Which page of the book should I open it on?

Peter_Gabriel

Senior Member
Polish
Dear all,
I think my sentence sounds clumsy. What is a more natural way of describing it?

"Which page of the book should I open it on?"
 
  • insaaf

    Senior Member
    English - British
    Yes, I should say, ending with a preposition (as I suggested) is slightly more informal than not but the appropriate register will depend on the context.
     

    entangledbank

    Senior Member
    English - South-East England
    Yes, 'to', not 'on': Open up your books to page 43. That's what a teacher would say. If you're asking about the page, I don't think we'd say either, actually. Perhaps 'What page are we on?' or 'What page should I turn to?'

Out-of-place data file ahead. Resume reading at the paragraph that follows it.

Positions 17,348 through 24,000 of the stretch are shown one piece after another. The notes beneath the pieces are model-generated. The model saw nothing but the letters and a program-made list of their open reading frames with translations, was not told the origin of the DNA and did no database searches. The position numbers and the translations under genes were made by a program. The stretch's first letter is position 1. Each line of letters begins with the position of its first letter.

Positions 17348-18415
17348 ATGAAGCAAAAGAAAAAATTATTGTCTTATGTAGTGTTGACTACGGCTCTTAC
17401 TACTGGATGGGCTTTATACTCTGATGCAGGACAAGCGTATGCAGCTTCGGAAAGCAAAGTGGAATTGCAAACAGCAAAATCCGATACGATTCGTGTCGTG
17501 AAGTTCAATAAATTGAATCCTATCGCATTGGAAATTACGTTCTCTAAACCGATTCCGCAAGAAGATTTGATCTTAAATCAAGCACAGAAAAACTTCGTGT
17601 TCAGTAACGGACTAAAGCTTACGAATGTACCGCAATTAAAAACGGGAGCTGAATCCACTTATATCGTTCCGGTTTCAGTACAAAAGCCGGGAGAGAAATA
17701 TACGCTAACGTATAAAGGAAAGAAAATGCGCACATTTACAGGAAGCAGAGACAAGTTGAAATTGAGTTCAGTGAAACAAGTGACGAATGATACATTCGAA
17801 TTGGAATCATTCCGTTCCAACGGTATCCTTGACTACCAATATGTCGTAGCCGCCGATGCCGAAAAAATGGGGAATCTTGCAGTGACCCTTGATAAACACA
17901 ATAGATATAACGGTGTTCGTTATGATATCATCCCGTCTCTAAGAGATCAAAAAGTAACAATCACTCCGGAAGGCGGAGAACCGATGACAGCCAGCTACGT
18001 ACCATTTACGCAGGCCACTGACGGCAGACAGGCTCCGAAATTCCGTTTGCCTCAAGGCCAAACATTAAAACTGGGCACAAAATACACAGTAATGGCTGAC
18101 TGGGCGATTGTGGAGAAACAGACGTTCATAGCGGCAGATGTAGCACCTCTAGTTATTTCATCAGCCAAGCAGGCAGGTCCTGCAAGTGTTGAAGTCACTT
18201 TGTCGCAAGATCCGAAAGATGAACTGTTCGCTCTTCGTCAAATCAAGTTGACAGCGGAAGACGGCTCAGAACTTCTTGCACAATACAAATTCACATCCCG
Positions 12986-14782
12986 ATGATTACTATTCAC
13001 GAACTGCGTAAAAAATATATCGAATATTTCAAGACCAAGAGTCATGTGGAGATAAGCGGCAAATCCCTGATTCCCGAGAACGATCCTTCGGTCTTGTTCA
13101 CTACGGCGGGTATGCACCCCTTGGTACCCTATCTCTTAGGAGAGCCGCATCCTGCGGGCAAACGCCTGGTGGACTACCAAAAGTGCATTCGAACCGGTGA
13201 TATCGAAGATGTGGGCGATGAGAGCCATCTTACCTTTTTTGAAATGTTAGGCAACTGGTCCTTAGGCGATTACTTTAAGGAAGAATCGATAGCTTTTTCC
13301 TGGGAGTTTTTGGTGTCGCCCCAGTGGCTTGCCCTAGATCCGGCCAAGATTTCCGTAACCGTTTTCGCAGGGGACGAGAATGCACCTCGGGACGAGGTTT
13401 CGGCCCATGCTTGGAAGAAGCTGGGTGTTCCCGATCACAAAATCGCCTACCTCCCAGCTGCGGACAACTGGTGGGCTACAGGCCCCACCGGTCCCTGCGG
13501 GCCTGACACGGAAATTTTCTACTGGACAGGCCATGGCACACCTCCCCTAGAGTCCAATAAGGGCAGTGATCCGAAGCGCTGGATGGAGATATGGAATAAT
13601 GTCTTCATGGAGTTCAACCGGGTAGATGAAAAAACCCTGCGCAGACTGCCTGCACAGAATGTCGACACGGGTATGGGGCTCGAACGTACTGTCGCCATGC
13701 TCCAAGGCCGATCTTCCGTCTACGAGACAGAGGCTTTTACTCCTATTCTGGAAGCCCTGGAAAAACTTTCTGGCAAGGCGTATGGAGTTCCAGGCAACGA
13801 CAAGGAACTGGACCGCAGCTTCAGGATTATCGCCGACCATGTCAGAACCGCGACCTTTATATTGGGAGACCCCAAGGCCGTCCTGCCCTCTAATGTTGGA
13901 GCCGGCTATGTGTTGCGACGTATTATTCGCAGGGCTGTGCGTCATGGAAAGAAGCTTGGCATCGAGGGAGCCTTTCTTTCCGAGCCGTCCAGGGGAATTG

Peter_Gabriel

    Senior Member
    Polish
    Yes, 'to', not 'on': Open up your books to page 43. That's what a teacher would say. If you're asking about the page, I don't think we'd say either, actually. Perhaps 'What page are we on?' or 'What page should I turn to?'
    I have always thought that I should use: Open books on page 43...
     

    Packard

    Senior Member
    USA, English
    I would also use "to", primarily because my school teachers used it that way.

    Now class, please open your history text to page 143.
     

    Packard

    Senior Member
    USA, English
    You walk to the end of the street. You drive to work. You open the book to page number X.

    Opening the book to a specific page is a destination of sorts and the preposition would seem necessary.
     
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